A temporary ban on pier fishing in the City of Manhattan Beach has been extended for up to 60 days. According to City Manager Mark Danaj, Monday’s extension will allow state fish and wildlife officials, local agencies, and city leaders more time to study a recent shark attack, as well as the overall threat to humans in the water.
On Saturday, July 5, a long-distance swimmer was attacked by a 7-foot shark near the Manhattan Beach Pier. It was soon learned that fishermen had ensnared the shark, causing it to panic.
“He was trying to get off the line,” said lifeguard Tracy Lizotte. “He was agitated and was probably biting everything in his way and then the swimmer swam right into the shark’s line.”
A moratorium on pier fishing was soon imposed after the incident, but was set to expire Tuesday. On the same day as the extension, the People for the Ethical Treatment of Animals (PETA) petitioned the city to ban pier fishing permanently.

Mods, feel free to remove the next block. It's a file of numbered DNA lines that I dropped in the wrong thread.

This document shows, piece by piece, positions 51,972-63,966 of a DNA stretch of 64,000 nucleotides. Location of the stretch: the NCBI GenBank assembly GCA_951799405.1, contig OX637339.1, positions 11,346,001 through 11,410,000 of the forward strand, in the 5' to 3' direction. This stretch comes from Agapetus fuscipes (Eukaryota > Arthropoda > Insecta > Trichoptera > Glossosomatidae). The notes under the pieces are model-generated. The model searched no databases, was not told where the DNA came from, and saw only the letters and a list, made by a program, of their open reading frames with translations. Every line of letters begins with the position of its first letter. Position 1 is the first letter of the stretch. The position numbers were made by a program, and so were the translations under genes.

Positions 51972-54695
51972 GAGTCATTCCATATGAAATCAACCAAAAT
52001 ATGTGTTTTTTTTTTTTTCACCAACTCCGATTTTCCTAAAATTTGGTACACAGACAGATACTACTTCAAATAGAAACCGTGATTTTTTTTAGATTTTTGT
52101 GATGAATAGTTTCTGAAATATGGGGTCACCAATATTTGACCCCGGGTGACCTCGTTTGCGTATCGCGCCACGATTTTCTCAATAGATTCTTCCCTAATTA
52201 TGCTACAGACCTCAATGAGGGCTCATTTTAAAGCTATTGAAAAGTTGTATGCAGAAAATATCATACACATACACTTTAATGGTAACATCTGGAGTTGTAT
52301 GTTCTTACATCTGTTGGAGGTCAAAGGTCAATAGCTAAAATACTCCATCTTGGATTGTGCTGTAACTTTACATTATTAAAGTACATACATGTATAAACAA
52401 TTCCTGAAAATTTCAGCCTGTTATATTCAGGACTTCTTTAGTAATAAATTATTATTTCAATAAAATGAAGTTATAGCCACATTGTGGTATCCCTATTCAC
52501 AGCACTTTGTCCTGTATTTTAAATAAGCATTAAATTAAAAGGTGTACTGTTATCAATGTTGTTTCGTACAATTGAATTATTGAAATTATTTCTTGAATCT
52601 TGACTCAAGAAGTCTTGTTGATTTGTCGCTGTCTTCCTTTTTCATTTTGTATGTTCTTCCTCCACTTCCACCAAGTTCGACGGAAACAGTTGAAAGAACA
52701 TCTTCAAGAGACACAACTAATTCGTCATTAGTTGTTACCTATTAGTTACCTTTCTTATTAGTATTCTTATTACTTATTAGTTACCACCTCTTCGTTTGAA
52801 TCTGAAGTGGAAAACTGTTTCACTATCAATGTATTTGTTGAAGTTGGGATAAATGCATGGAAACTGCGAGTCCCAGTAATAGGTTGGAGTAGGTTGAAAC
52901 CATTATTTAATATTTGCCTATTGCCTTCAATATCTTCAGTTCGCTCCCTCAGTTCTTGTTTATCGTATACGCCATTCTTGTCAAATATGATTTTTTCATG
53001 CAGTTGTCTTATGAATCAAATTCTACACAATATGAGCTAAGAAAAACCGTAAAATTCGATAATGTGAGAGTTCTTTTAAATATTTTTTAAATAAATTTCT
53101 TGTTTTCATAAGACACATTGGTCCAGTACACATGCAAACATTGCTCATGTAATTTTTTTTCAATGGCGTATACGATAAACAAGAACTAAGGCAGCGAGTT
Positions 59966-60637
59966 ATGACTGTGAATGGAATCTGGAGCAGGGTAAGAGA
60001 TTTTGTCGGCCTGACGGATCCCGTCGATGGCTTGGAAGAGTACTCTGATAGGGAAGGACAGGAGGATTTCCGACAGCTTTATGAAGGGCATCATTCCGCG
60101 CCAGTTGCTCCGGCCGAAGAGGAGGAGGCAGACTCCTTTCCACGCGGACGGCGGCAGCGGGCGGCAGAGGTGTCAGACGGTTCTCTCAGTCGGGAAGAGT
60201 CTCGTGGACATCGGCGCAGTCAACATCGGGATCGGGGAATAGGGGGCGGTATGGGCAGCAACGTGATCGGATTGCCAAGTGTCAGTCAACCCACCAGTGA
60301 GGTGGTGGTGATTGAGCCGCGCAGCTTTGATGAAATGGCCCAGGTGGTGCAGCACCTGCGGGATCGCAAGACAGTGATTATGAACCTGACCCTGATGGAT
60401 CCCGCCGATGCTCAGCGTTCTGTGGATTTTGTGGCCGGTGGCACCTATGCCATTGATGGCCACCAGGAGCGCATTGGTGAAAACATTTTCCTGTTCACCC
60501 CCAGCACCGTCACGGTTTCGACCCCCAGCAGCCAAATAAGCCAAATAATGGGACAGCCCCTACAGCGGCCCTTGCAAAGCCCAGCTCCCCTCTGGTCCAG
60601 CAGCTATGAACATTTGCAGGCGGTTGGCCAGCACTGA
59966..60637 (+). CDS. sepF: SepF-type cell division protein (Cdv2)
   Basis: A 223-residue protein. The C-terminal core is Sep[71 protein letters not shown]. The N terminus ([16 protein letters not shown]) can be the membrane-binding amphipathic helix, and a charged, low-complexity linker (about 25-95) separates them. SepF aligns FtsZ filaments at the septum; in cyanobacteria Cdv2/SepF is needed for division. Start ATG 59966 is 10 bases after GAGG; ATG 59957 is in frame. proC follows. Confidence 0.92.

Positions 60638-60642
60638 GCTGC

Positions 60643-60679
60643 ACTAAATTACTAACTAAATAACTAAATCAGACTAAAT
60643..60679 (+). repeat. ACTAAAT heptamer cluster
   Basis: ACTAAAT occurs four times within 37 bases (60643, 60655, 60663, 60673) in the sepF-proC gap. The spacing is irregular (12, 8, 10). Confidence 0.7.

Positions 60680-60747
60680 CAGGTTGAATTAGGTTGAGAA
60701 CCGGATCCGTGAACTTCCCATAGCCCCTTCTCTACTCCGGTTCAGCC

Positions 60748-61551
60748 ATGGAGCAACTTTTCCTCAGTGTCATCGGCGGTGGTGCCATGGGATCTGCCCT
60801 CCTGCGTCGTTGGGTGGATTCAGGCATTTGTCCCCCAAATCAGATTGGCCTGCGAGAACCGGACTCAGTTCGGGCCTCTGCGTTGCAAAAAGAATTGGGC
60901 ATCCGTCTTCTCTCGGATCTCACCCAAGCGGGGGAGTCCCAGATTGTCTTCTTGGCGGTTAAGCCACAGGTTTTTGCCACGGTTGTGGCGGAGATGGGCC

“As this incident demonstrates, fishing in a populated area increases the risk that sharks will bite humans, whom they are otherwise uninterested in as prey,” PETA said in its letter to Mayor Amy Thomas Howorth.
The victim of the attack, Steven Robles, suffered moderate to severe injuries but is now recovering. Authorities said they have no plans to cite or arrest the fisherman.
Read more about the extended pier fishing ban here.